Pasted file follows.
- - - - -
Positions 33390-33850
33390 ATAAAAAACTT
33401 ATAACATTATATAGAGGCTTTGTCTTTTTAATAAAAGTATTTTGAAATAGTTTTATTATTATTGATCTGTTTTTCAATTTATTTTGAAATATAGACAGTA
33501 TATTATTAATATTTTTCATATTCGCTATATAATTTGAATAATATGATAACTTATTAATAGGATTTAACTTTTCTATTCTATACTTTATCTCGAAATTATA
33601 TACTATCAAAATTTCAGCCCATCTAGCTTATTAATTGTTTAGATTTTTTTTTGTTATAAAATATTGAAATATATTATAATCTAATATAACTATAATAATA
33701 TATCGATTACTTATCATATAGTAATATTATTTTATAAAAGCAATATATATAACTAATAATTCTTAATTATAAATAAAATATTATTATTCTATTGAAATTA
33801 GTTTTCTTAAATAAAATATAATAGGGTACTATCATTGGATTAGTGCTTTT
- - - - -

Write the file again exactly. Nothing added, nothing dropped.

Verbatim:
Positions 33390-33850
33390 ATAAAAAACTT
33401 ATAACATTATATAGAGGCTTTGTCTTTTTAATAAAAGTATTTTGAAATAGTTTTATTATTATTGATCTGTTTTTCAATTTATTTTGAAATATAGACAGTA
33501 TATTATTAATATTTTTCATATTCGCTATATAATTTGAATAATATGATAACTTATTAATAGGATTTAACTTTTCTATTCTATACTTTATCTCGAAATTATA
33601 TACTATCAAAATTTCAGCCCATCTAGCTTATTAATTGTTTAGATTTTTTTTTGTTATAAAATATTGAAATATATTATAATCTAATATAACTATAATAATA
33701 TATCGATTACTTATCATATAGTAATATTATTTTATAAAAGCAATATATATAACTAATAATTCTTAATTATAAATAAAATATTATTATTCTATTGAAATTA
33801 GTTTTCTTAAATAAAATATAATAGGGTACTATCATTGGATTAGTGCTTTT